Up to now, they have been expensive and power hungry. As a result, that standard has not been as widely adopted as many predicted years ago. As the semiconductor companies continue to ride the Moore’s law curve to ever smaller nodes, 10GBaseT is finally coming into its own. Some even say that 2012 will see breakthrough adoption of this standard.

One company helping to make that happen is PLX Technologies. Its TN80xx 10GBaseT PHY chips offer lower power consumption and numerous advanced features thanks to their 40-nm design. The B0 versions will allow new network interface card (NIC) and LAN on motherboard (LOM) designs that should significantly increase the use of the standard. With many 10-Gbit/s switches already in place, the time is right for a PHY with the right characteristics to match.

The B0 series boasts low power consumption. The base figures are 3.5 W at the 100-m specification, 2.5 W at 30 m, and 2 W at 7 m. All the usual interfaces are available, but these PHYs include a KR interface for backplanes, something missing in other solutions. They offer an enhanced version of Energy Efficient Ethernet (802.3az) and a Wake on LAN addition as well.

The chips also support the IEEE 802.1ae standard MAC Security. This encryption takes place within the LAN, modifying the Ethernet packets to protect against invasion inside the LAN (Fig. 4). It allows secure private networks to be established while IPSec or other security takes place outside the firewall.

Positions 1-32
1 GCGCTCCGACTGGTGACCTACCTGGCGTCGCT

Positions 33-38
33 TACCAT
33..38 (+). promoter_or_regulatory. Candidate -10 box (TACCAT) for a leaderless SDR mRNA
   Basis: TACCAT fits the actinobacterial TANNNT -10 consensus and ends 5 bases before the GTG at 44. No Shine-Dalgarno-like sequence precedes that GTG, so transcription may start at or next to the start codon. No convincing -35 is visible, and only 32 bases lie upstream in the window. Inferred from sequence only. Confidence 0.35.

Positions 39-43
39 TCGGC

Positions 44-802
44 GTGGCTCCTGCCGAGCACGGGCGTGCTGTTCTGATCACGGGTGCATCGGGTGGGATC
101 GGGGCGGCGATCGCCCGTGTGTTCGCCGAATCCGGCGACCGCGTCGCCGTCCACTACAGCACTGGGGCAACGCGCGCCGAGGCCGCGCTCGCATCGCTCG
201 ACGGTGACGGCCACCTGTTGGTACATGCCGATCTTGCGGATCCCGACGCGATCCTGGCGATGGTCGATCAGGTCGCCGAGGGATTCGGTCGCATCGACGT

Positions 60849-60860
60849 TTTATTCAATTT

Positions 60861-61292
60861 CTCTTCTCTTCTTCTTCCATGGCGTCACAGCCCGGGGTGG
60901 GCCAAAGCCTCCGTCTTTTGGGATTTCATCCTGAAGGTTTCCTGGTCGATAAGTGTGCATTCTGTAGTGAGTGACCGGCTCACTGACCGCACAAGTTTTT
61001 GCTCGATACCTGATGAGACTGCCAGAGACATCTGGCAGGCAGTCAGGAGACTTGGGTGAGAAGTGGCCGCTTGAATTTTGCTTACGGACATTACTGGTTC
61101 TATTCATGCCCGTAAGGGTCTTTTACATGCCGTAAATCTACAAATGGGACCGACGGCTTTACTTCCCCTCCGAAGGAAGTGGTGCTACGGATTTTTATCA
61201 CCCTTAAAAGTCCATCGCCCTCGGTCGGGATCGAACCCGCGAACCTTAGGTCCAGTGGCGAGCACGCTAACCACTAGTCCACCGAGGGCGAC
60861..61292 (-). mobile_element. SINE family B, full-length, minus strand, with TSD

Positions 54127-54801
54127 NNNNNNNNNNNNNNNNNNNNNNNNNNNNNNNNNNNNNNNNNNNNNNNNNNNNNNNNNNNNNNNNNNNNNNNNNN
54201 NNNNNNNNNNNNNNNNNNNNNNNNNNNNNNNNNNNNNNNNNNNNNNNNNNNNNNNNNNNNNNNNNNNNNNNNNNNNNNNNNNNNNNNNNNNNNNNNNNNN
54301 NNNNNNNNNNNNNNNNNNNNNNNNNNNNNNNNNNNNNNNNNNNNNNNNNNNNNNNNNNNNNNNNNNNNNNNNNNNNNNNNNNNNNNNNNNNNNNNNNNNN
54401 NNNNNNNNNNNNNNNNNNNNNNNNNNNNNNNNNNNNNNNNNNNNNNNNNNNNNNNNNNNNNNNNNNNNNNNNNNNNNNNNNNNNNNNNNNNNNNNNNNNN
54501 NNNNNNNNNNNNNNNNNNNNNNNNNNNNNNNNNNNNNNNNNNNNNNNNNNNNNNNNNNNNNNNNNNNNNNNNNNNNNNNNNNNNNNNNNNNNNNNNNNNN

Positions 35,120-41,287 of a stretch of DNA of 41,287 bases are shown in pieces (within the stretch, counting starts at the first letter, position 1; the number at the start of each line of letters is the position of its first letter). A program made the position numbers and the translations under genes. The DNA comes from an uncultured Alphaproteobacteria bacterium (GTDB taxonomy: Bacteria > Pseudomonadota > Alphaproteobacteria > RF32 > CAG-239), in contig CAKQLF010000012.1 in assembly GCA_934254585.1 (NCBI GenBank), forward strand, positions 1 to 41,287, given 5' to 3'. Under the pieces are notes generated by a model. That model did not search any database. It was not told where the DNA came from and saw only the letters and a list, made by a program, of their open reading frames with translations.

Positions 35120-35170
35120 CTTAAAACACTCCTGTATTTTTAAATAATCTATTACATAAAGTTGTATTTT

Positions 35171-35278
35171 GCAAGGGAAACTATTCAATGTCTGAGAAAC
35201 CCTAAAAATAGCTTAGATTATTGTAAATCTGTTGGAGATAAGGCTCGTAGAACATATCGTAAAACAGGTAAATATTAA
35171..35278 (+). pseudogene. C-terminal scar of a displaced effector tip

The TN8020 is a single-port device while the TN8022 and TN8044 are dual- and quad-port devices, respectively. Samples will be available in February.

Power-Line Communications

Progress continues to be made in power-line communications (PLC), both in home networks and the Smart Grid. While wireless dominates home networking technology, PLC is increasingly being used where wireless reliability issues limit whole home coverage. After years of multiple standards, the PLC movement has settled on only a few.

Today, the most widely adopted standard is HomePlug from the HomePlug Alliance. Its OFDM-based (orthogonal frequency-division multiplexing) system is available in a variety of formats. A basic low-speed version for home energy monitoring and control called HomePlug Green PHY (GP) has a raw date rate of 3.8 Mbits/s. A high-speed version called HomePlug AV2 can deliver a PHY data rate up to 1 Gbit/s for home HD video distribution.